Scheduling is starting to become a great example when I talk to others about what is wrong with the current mainstream healthcare IT market. In short, the mainstream vendors are trying to do everything, and ending up with sub-optimal solutions across the board. Luckily for them, most clients are either unaware or choose to overlook the grotesque in the IT solutions presented. Which is why, I think the future is niche. Focused solutions that do a fantastic job at a subset of the myriad jumble called healthcare will be the next generation. Scheduling, is one such focus.
Some good examples already exist, albeit with slight variations on how/what they approach in healthcare scheduling. MyHealthDirect, ZocDoc, Zeel, YourNurseIsOn, InQuicker come to mind. Add Lightning Bolt to the lineup (the complete list is here). Founded in 2002 by a scientist working on scheduling supercomputer tasks, Lightning Bolt provides medical staff scheduling solutions to create, manage, request, report and communicate staff schedules.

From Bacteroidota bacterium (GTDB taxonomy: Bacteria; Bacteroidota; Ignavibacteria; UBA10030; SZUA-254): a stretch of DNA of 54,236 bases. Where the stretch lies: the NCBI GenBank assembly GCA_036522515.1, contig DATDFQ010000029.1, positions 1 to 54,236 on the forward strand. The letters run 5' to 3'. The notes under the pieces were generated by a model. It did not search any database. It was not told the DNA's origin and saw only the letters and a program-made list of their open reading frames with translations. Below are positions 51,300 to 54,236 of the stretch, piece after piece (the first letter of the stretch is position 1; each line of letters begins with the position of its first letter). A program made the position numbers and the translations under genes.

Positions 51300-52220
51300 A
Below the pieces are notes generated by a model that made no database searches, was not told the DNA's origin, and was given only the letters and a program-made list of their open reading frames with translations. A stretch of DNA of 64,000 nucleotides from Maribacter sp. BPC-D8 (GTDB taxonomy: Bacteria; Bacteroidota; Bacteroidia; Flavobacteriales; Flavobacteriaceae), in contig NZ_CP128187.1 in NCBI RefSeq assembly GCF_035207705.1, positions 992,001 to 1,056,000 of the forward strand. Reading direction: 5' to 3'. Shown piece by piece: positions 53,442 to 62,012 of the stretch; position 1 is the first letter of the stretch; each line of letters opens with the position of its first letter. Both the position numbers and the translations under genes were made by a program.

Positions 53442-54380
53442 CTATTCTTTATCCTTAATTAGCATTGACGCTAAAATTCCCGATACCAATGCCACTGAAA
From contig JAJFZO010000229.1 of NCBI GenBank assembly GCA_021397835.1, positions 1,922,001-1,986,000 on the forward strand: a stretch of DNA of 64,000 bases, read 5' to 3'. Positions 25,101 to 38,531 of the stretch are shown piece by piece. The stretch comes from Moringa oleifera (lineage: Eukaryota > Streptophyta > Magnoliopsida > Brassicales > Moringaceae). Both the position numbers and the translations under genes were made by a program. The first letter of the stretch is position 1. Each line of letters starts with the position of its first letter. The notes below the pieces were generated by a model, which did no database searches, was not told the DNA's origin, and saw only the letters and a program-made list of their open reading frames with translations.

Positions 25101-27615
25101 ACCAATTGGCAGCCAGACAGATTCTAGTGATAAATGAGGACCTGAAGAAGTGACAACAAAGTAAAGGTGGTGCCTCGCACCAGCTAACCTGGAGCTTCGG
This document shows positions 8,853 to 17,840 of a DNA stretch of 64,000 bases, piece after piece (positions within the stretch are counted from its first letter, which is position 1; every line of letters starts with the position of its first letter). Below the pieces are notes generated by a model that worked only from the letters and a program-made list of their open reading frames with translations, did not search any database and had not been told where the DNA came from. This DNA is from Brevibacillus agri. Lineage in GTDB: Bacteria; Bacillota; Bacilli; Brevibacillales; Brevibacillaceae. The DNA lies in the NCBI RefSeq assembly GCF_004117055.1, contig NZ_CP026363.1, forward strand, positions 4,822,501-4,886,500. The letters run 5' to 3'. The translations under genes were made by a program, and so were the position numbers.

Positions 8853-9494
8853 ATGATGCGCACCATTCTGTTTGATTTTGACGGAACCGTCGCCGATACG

I’ve not used their solutions, so unable to do a deep examination. But two things stood out for me. First, they position tailored solutions to certain clinical domains like radiology, hospitalist, etc. That is nice, because I do believe that the challenges and complexities of scheduling in one clinical domain (like anesthesiology) may be different enough from another (say, something like Emergency Medicine) to warrant a different user experience. The underlying technical platform can of course be common. Second, I like the subscription-based pricing model. It’s common in the SaaS world, but most healthcare IT vendor ecosystem is still mired in license mentality.
It’s encouraging to see more entrants in the scheduling arena. What worries me is that niche solutions need to find enough scale to be viable long-term. Like it or not, the checks in enterprise healthcare IT are still written to stolid incumbents. Partly because these incumbents continuously claim to be a one-stop-shop (simpler for the client CIO, CFO)… which brings me to the point I started this post with (that they try to do a lot, and end up sucking at most of it).
So how does a new entrant, which does a singular-but-key workflow, find it’s place in the established ecosystem? I wish I knew. Regardless, an upstart like this will surely claim the crown for healthcare scheduling one day.